Following this, news began to come out that one of the major holdups in the release of North Korea’s nuclear declaration was a refusal on their part to admit anything related to a suspected uranium enrichment program. Arms Control Today had an insightful piece on this revelation, and their sources revealed that the North was claiming that special aluminum tubes they had purchased from Russia were for non-nuclear purposes. They also denied ever purchasing centrifuges from the A.Q. Khan network, a fact contradicted by the account of exactly such a sale occurring in the autobiography of Pakistani President Pervez Musharraf. U.S. Ambassador Chris Hill has stated to Congress and the press many times that he will not accept any declaration that does not clearly outline exactly what has gone on involving these purchases. As the end of the year deadline looms ever closer, this point, along with the information pertaining to plutonium production, will serve to either make or break this current diplomatic effort.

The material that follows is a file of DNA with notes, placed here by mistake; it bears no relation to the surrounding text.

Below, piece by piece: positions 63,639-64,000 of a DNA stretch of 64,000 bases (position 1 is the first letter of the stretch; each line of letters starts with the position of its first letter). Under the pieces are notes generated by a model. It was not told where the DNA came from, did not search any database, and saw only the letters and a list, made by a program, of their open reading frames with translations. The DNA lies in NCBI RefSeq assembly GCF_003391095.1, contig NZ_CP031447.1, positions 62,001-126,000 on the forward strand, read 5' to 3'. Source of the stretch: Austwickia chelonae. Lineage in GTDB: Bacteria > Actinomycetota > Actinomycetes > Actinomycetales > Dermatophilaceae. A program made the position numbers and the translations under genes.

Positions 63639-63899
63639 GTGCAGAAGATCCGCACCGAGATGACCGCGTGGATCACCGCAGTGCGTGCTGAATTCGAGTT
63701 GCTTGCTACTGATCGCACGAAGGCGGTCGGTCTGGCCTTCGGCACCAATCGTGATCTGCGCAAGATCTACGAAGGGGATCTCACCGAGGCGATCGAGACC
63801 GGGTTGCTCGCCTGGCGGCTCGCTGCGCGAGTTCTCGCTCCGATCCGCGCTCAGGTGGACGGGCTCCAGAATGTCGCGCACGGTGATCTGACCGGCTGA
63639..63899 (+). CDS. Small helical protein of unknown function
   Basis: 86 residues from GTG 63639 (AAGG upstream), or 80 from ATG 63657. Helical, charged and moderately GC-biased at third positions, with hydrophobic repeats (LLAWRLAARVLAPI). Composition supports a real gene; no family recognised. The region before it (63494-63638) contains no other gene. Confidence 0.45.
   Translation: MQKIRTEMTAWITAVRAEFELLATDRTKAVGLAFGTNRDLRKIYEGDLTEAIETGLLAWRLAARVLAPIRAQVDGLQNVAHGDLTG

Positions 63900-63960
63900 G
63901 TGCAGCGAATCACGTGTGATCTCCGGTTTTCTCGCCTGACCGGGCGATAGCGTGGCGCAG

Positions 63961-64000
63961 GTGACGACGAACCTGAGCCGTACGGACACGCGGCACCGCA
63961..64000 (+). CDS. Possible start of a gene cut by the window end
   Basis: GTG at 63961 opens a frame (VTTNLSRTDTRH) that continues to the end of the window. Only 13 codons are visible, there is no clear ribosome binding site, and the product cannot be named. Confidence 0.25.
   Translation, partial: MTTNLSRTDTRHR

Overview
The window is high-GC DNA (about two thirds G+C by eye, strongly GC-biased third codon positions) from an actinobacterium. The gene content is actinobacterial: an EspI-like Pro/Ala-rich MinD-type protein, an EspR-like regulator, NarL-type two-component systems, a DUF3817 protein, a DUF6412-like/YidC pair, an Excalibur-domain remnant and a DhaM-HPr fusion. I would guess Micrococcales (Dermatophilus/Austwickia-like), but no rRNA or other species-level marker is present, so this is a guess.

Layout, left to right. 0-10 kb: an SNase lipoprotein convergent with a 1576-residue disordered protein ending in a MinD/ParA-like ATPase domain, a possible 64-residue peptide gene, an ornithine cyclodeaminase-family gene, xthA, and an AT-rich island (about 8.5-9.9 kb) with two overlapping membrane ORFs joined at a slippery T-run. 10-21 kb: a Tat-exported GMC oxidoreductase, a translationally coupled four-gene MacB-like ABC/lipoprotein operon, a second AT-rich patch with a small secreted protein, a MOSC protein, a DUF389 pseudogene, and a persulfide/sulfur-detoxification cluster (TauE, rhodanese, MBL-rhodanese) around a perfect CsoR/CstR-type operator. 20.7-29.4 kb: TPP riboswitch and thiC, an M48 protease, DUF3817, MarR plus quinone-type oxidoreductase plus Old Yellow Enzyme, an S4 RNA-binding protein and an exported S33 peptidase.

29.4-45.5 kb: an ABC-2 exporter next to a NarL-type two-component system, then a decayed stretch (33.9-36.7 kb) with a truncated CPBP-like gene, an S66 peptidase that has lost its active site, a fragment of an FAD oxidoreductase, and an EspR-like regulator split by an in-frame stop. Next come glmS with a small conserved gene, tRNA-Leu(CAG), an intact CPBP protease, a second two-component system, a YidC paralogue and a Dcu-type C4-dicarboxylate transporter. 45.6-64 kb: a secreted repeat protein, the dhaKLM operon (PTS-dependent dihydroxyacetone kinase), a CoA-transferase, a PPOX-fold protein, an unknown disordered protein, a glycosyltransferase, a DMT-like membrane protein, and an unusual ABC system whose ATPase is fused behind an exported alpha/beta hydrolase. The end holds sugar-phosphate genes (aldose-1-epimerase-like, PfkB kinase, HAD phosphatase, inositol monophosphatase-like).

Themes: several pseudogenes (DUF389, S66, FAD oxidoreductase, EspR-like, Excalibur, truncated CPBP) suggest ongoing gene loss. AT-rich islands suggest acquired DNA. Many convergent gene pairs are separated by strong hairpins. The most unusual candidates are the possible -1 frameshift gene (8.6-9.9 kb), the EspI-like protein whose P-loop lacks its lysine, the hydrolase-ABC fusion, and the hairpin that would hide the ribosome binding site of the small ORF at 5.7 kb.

Not wanting to be left out of the process, Congress decided that this would be a good time to weigh in on North Korean diplomacy. On Tuesday, a small group of Senators led by Sam Brownback submitted legislation requiring a wide range of activities North Korea must complete before the U.S. Senate would agree to remove them from the terror list. Given that almost none of the provisions in the legislation represent points from any of the agreements reached at the international 6-Party talks, the chance of North Korea agreeing to such demands is somewhere between slim and none. So far, this legislation has received little support, but it’s a sure sign that there will be at least some of a fight after North Korea meets its obligations and the time comes for the Senate to move on the delisting.